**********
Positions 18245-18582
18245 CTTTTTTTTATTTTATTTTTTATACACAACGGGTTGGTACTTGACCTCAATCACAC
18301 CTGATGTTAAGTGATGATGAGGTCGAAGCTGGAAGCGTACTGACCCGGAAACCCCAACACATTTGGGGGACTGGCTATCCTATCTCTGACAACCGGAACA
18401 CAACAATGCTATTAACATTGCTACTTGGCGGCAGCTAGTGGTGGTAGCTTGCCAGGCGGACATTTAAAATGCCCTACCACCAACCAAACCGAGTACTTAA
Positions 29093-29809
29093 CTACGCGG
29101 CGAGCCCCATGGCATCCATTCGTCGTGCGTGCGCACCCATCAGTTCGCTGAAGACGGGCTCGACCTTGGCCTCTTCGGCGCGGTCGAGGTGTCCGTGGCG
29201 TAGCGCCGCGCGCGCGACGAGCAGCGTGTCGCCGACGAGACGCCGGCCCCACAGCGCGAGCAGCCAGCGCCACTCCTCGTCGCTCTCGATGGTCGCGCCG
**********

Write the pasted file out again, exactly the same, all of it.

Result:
Positions 18245-18582
18245 CTTTTTTTTATTTTATTTTTTATACACAACGGGTTGGTACTTGACCTCAATCACAC
18301 CTGATGTTAAGTGATGATGAGGTCGAAGCTGGAAGCGTACTGACCCGGAAACCCCAACACATTTGGGGGACTGGCTATCCTATCTCTGACAACCGGAACA
18401 CAACAATGCTATTAACATTGCTACTTGGCGGCAGCTAGTGGTGGTAGCTTGCCAGGCGGACATTTAAAATGCCCTACCACCAACCAAACCGAGTACTTAA
Positions 29093-29809
29093 CTACGCGG
29101 CGAGCCCCATGGCATCCATTCGTCGTGCGTGCGCACCCATCAGTTCGCTGAAGACGGGCTCGACCTTGGCCTCTTCGGCGCGGTCGAGGTGTCCGTGGCG
29201 TAGCGCCGCGCGCGCGACGAGCAGCGTGTCGCCGACGAGACGCCGGCCCCACAGCGCGAGCAGCCAGCGCCACTCCTCGTCGCTCTCGATGGTCGCGCCG